The UK's Requirement to Correct
The clock is ticking on your opportunity to bring your affairs up to date under the Requirement to Correct (RTC) regime!
Dated: 2 August 2018 Author: Eleanor Lewis
What is RTC?
A statutory obligation for taxpayers with overseas assets to correct any issues with their historic UK tax position that have arisen before 6 April 2017. Those who don’t correct issues by the deadline face weighty financial penalties and other severe sanctions under the Failure to Correct regime.
Who does it apply to?
Any person with a potential undeclared UK income tax, capital gains tax and/or inheritance tax liability arising on offshore assets before 6 April 2017. “Person” is defined as an individual, partnership, trustees or non-resident landlord companies.
Why is RTC important?
- The Common Reporting Standard (“CRS”) takes effect across more than 100 countries from 30 September 2018. Due to the increase in and ease of sharing information globally that the CRS will allow, HMRC will be more likely than ever to spot non-compliance here in the UK, whether it’s a genuine mistake, carelessness or deliberate action.
- Failing to fix issues by the deadline will mean significant penalties!
What is the deadline?
- Corrections must be made by 30 September 2018.
- After this date, the Failure to Correct (“FTC”) regime will start, which means penalties and sanctions that are far more severe than the existing penalty regime in place for incorrect returns and underpaid tax.
What are the penalties?
- A standard tax geared penalty of 200% of the tax not corrected, with th potential to reduce this to a minimum of 100% of the tax, dependent on the behaviour of the taxpayer in disclosing the correction;
- In addition, a potential asset-based penalty of up to 10% of the value of the relevant asset where the tax at stake is over £25,000 in any tax year;
- Potential ‘naming and shaming’ where over £25,000 of tax per investigation is involved;
- And in addition to all the above, a potential enhanced penalty of 50% of the amount of the standard penalty, if HMRC could show that assets or funds had been moved to attempt to avoid the RTC.
No penalty will be charged if the taxpayer has a “reasonable excuse” for failing to correct the position. A ‘health check’ of a taxpayer’s position by a qualified adviser during the RTC period is likely to provide a strong defence.
However, under the RTC HMRC will not accept as a reasonable excuse for non-disclosure advice given that is “disqualified advice”. Disqualified advice can be any of the following:
- Advice given by an “interested person”;
- Advice given by someone not qualified to give such advice;
- Advice that didn’t take into account any relevant information or circumstances;
- Advice provided to someone other than the taxpayer who hasn’t made the disclosure.
What should I do now?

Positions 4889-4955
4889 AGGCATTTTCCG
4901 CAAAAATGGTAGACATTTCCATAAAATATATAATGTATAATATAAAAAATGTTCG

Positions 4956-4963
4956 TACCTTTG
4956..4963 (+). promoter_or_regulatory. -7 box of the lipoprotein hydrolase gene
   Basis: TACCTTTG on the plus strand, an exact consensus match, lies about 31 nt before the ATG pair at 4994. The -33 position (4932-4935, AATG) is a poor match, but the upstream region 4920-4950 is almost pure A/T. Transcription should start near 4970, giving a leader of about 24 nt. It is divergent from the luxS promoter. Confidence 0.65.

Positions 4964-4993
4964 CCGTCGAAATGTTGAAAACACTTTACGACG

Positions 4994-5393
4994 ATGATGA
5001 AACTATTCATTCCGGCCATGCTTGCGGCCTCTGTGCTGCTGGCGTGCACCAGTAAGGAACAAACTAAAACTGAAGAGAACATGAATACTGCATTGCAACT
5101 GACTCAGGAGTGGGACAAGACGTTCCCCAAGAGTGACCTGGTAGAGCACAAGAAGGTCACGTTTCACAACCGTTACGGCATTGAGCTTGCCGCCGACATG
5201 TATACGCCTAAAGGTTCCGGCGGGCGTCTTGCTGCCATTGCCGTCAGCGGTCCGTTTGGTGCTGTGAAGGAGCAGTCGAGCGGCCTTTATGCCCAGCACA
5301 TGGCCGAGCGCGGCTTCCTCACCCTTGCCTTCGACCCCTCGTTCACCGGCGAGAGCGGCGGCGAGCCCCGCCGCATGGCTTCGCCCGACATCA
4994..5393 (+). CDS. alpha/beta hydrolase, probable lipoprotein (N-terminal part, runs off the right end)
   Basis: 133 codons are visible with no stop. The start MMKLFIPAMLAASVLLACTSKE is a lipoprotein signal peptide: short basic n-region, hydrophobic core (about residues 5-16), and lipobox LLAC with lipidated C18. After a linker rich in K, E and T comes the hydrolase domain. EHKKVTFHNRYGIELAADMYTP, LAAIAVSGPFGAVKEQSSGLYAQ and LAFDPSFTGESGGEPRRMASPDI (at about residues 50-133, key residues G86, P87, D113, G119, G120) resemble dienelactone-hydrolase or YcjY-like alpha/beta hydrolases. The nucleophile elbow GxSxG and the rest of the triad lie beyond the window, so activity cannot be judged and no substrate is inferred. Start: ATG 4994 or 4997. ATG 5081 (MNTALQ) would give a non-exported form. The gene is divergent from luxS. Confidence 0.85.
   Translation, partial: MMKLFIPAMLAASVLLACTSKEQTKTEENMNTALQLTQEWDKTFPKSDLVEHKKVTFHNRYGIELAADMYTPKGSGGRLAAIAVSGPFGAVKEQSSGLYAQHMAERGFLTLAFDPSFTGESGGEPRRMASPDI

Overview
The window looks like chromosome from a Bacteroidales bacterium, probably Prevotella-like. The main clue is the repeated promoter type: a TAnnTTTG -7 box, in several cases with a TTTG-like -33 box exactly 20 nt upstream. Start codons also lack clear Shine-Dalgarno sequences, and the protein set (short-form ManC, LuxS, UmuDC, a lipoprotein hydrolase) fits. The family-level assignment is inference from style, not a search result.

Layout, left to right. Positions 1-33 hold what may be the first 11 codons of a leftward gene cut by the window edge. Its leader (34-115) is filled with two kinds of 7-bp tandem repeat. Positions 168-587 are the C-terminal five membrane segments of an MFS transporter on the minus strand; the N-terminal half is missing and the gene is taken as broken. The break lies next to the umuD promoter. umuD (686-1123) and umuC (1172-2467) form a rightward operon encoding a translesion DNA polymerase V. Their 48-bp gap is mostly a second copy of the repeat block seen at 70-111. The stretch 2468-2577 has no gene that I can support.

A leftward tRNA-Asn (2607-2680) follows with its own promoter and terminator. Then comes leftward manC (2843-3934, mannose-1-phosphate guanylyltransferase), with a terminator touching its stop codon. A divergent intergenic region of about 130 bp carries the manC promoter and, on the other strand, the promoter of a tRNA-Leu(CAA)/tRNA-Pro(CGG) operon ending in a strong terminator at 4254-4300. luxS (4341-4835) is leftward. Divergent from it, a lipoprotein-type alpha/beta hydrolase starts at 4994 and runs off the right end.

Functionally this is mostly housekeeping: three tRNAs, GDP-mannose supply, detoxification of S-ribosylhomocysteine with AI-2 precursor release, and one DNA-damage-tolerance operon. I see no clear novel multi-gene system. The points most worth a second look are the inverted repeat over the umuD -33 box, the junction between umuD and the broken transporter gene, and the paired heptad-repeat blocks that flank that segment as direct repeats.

- If you have or have had any offshore financial connections – you should review your UK tax affairs to ensure that all UK tax returns are correct;
- Make sure you have submitted UK tax returns for all years for which you owed UK tax on income or gains;
- Check whether advice taken in the past was refreshed when the law or your circumstances changed;
- Review offshore structures, anti-avoidance legislation and remittances;
- If you find an error or failure to submit/notify in the past, rectify the situation before 30 September 2018; and
- You may want to submit disclosures where there is doubt over a technical position in order to protect your position against Failure to Correct sanctions in case HMRC later enquire.
Up-to-date information with example case studies and any updates or changes to the RTC regulation can be found at the HMRC website:
Although you don’t have to instruct an agent in this matter, the importance of making correct disclosure, and the complexities often involved with offshore assets coupled with the punitive penalties that HMRC can take if there are any errors, mean that we would strongly advise you to seek professional assistance.
How can Dains help?
- We can help you with a Tax Health Check to review your historic position and, where appropriate, approach HMRC with a disclosure;
- There is still a window of opportunity for us to review your position and make sure that any mistakes or errors are corrected. It is crucial for the purposes of mitigating the penalties that unprompted and cooperative disclosure is made as soon as possible, if a disclosure if required.
- If you are concerned that advice you took when you made the decision not to disclose may be “disqualified advice” (see above), we can review that advice and give you a view on whether it should be looked at again.
Need further assistance?
For further information please contact us on 0800 298 3899 or submit an enquiry via our contact us form.